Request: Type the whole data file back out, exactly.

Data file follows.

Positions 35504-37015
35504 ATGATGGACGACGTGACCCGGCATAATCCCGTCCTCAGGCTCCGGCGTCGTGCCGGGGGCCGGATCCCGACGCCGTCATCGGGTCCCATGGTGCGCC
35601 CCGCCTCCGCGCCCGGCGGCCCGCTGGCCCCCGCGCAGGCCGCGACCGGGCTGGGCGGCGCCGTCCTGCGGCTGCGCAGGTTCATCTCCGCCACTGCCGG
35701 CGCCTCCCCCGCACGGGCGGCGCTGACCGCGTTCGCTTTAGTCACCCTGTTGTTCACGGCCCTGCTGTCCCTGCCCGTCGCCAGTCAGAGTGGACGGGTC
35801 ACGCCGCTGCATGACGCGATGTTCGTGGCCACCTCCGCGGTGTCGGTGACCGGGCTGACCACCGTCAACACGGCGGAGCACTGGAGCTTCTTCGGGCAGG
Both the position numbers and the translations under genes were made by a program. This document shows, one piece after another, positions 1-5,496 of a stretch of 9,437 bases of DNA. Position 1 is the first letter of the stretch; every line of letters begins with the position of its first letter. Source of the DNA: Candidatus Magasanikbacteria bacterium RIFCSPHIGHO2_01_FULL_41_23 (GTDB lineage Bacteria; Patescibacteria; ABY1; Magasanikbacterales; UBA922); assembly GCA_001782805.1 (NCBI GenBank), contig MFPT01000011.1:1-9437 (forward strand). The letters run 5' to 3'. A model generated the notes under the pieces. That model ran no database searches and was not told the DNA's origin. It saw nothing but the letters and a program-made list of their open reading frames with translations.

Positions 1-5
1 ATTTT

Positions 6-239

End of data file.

Positions 35504-37015
35504 ATGATGGACGACGTGACCCGGCATAATCCCGTCCTCAGGCTCCGGCGTCGTGCCGGGGGCCGGATCCCGACGCCGTCATCGGGTCCCATGGTGCGCC
35601 CCGCCTCCGCGCCCGGCGGCCCGCTGGCCCCCGCGCAGGCCGCGACCGGGCTGGGCGGCGCCGTCCTGCGGCTGCGCAGGTTCATCTCCGCCACTGCCGG
35701 CGCCTCCCCCGCACGGGCGGCGCTGACCGCGTTCGCTTTAGTCACCCTGTTGTTCACGGCCCTGCTGTCCCTGCCCGTCGCCAGTCAGAGTGGACGGGTC
35801 ACGCCGCTGCATGACGCGATGTTCGTGGCCACCTCCGCGGTGTCGGTGACCGGGCTGACCACCGTCAACACGGCGGAGCACTGGAGCTTCTTCGGGCAGG
Both the position numbers and the translations under genes were made by a program. This document shows, one piece after another, positions 1-5,496 of a stretch of 9,437 bases of DNA. Position 1 is the first letter of the stretch; every line of letters begins with the position of its first letter. Source of the DNA: Candidatus Magasanikbacteria bacterium RIFCSPHIGHO2_01_FULL_41_23 (GTDB lineage Bacteria; Patescibacteria; ABY1; Magasanikbacterales; UBA922); assembly GCA_001782805.1 (NCBI GenBank), contig MFPT01000011.1:1-9437 (forward strand). The letters run 5' to 3'. A model generated the notes under the pieces. That model ran no database searches and was not told the DNA's origin. It saw nothing but the letters and a program-made list of their open reading frames with translations.

Positions 1-5
1 ATTTT

Positions 6-239